Health & Family

Earlier this week, a coalition of legislators introduced the Pregnant Workers Fairness Act, designed to encourage employers to make nice to their pregnant employees. If they need extra bathroom breaks or help lifting heavy things or a chair to sit in, employers shouldn’t balk.

But many are. Complaints about pregnancy-related work discrimination have soared 50% since 2000. Consider the case of Angie, a train conductor in Mississippi whose employer wouldn’t agree to accommodate her when she presented a doctor’s note limiting the amount of weight she should lift. Employees at her workplace routinely helped each other out, but her employer forced her to take three months of unpaid leave rather than assign her to lighter duty. She contacted an advice hotline maintained by Equal Rights Advocates (ERA), a nonprofit law firm that focuses on employment and educational equity for women, but there wasn’t much ERA could do in the absence…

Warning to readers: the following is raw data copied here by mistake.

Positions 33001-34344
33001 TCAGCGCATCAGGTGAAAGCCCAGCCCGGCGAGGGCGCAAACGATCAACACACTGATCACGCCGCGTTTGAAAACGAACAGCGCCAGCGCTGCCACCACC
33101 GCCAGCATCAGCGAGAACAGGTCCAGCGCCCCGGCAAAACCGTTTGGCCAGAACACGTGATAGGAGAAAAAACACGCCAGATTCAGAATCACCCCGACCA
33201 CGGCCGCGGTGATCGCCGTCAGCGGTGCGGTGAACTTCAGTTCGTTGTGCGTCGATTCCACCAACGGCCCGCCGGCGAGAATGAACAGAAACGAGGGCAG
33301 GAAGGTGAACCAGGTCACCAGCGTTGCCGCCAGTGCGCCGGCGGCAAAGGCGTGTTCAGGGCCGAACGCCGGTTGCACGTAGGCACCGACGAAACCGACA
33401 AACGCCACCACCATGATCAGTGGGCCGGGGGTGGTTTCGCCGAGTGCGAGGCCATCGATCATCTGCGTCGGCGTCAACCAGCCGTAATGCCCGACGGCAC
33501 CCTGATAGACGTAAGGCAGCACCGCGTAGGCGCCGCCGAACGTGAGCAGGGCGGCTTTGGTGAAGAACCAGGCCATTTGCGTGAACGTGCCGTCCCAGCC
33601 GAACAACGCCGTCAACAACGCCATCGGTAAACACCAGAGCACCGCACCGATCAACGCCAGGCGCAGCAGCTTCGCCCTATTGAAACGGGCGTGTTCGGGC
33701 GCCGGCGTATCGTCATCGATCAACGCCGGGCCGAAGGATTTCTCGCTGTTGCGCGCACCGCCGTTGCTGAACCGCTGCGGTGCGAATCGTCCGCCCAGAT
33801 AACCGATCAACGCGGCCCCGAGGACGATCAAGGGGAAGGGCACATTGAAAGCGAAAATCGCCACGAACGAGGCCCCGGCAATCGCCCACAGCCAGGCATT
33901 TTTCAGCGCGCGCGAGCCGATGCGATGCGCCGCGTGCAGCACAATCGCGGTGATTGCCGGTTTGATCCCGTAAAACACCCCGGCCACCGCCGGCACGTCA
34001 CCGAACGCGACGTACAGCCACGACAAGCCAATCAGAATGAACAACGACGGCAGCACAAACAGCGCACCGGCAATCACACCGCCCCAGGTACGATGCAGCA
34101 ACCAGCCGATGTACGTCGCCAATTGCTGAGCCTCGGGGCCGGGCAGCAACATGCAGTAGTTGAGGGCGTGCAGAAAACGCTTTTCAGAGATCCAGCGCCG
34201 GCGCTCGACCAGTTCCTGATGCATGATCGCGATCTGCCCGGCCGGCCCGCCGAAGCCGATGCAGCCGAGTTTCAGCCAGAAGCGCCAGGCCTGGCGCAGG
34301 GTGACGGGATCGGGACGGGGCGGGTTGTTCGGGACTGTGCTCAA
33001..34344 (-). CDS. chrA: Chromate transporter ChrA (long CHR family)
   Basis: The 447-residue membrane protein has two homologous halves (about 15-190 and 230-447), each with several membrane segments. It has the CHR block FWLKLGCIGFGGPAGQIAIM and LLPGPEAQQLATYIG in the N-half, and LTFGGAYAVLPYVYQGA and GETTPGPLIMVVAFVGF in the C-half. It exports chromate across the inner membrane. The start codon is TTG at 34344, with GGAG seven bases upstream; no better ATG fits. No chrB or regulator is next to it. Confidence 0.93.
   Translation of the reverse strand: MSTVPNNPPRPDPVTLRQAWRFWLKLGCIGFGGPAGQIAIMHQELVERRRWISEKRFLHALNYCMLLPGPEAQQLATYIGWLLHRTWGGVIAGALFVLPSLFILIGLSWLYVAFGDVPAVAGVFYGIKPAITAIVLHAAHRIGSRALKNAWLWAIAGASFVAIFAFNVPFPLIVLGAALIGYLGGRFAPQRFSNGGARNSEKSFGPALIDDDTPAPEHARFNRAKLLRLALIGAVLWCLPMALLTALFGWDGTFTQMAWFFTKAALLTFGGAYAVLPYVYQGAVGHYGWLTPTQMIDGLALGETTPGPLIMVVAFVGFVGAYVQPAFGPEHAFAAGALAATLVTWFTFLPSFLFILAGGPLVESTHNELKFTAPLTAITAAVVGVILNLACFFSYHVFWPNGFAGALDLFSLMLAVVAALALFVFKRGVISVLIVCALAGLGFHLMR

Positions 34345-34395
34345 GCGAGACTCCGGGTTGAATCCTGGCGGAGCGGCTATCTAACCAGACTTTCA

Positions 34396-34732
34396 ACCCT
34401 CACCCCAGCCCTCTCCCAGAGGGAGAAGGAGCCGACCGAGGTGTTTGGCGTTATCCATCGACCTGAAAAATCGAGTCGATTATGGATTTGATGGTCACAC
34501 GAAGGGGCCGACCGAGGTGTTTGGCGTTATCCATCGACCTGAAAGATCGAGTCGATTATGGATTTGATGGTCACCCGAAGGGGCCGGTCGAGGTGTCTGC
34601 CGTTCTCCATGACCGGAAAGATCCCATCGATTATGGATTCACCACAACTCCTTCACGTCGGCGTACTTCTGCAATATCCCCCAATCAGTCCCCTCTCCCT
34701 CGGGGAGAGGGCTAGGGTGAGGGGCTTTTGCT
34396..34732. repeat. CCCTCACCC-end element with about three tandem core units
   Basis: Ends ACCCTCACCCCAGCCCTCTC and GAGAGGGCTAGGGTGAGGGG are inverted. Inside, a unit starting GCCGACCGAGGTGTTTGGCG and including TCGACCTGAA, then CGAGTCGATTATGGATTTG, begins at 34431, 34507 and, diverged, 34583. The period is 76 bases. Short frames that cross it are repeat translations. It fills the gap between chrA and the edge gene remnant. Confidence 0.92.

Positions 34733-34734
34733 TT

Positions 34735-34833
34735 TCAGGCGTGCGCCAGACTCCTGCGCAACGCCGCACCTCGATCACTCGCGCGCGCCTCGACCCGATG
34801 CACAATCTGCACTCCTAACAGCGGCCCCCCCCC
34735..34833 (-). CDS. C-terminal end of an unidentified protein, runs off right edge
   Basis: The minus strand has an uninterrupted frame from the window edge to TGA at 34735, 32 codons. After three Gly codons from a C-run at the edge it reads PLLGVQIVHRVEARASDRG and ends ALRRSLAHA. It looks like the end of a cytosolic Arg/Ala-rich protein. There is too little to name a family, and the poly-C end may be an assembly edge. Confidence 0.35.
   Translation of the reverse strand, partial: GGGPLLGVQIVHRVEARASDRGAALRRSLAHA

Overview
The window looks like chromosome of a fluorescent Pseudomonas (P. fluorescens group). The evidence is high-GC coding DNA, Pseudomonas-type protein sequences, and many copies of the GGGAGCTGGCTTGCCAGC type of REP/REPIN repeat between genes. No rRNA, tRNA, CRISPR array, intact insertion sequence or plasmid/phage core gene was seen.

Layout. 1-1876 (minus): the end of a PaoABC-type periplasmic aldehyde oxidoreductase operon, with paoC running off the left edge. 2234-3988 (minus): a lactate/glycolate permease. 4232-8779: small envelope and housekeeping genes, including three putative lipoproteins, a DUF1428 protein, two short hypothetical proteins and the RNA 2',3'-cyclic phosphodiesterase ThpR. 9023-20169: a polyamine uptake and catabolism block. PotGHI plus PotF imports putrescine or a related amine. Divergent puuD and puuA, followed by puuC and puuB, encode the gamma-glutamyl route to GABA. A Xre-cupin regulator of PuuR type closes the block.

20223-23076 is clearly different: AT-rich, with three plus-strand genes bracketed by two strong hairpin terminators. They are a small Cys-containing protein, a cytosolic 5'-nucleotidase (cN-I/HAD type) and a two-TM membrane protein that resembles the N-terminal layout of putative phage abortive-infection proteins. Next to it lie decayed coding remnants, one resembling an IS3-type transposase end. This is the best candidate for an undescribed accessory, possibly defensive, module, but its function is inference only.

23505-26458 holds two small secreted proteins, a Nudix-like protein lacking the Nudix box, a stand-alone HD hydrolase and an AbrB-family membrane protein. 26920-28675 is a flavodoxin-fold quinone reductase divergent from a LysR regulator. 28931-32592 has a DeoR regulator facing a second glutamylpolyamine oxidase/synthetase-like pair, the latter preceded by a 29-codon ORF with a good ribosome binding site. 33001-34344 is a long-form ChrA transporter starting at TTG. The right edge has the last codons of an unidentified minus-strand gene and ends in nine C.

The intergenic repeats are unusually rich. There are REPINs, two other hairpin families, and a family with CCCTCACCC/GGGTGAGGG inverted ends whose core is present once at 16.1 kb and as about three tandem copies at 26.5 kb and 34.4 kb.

View original post 638 more words

Advertisements

Leave a Reply

Fill in your details below or click an icon to log in:

WordPress.com Logo

You are commenting using your WordPress.com account. Log Out / Change )

Twitter picture

You are commenting using your Twitter account. Log Out / Change )

Facebook photo

You are commenting using your Facebook account. Log Out / Change )

Google+ photo

You are commenting using your Google+ account. Log Out / Change )

Connecting to %s